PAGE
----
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29-10-2009, 09:49 PM
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Icon23 hardness testing


HARDNESS TESTING

What is Hardness?


Hardness is the property of a material that enables it to resist plastic deformation, usually by penetration. However, the term hardness may also refer to resistance to bending, scratching, abrasion or cutting.




Measurement of Hardness:


Hardness is not an intrinsic material property dictated by precise definitions in terms of fundamental units of mass, length and time. A hardness property value is the result of a defined measurement procedure.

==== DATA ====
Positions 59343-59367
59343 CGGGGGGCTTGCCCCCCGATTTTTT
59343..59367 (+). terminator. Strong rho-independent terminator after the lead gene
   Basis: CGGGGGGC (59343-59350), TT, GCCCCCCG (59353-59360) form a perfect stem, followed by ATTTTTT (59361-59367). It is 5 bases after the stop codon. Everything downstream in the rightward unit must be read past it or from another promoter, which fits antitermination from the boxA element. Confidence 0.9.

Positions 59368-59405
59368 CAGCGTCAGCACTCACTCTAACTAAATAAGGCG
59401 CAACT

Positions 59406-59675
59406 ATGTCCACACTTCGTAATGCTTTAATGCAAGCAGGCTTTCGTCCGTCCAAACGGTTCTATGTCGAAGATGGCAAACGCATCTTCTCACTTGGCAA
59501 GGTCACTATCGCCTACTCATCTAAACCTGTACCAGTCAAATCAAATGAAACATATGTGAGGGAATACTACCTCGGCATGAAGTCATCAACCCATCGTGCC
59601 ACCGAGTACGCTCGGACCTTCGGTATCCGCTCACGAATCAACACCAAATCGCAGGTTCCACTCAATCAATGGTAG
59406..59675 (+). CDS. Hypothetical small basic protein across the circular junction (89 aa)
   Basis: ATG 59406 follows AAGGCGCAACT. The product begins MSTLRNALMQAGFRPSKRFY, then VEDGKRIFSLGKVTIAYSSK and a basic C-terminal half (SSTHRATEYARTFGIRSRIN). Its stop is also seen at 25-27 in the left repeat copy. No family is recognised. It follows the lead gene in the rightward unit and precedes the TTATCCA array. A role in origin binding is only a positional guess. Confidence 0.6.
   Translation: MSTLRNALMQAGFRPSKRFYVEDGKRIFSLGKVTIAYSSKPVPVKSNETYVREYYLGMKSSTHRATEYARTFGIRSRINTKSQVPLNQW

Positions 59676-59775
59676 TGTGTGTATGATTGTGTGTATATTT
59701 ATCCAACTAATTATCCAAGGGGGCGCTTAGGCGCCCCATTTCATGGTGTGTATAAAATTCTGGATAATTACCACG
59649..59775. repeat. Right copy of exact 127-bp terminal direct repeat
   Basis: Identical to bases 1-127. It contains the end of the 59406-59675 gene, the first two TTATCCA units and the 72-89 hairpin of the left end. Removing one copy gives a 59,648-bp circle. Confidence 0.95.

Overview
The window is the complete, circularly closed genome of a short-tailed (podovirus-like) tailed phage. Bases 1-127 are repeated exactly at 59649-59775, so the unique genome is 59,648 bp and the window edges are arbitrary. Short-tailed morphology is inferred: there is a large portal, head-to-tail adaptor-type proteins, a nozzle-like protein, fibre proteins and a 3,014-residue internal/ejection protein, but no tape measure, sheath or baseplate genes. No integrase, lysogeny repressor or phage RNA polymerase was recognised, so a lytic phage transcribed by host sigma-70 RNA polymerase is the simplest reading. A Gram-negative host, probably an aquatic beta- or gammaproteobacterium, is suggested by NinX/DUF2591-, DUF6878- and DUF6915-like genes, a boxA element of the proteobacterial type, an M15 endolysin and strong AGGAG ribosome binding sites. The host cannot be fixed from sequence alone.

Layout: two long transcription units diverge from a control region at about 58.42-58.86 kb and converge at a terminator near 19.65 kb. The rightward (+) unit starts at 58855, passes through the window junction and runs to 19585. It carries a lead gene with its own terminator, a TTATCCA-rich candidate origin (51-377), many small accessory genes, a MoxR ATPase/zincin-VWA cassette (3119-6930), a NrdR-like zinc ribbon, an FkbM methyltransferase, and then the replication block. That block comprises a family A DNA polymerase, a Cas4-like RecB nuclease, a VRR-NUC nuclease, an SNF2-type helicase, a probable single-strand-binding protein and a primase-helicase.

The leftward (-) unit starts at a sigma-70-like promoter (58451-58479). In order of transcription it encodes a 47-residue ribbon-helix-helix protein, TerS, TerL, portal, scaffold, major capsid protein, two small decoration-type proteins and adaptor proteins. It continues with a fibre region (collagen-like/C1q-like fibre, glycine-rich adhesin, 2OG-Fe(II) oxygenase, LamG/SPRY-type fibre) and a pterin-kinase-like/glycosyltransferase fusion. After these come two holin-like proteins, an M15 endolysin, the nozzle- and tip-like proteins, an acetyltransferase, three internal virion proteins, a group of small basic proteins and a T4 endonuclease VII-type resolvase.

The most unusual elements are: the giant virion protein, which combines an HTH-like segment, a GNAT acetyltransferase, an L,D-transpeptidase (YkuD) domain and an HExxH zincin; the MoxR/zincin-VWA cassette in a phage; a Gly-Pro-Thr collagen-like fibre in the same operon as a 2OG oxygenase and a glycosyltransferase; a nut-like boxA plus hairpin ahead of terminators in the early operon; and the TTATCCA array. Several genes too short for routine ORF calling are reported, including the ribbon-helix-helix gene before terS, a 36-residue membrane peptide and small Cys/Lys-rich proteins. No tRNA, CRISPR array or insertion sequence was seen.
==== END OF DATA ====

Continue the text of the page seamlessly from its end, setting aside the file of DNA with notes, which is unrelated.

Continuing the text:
Hardness of materials has probably long been assessed by resistance to scratching or cutting. An example would be material B scratches material C, but not material A. Alternatively, material A scratches material B slightly and scratches material C heavily. Relative hardness of minerals can be assessed by reference to the Mohs Scale that ranks the ability of materials to resist scratching by another material. Similar methods of relative hardness assessment are still commonly used today. An example is the file test where a file tempered to a desired hardness is rubbed on the test material surface. If the file slides without biting or marking the surface, the test material would be considered harder than the file. If the file bites or marks the surface, the test material would be considered softer than the file.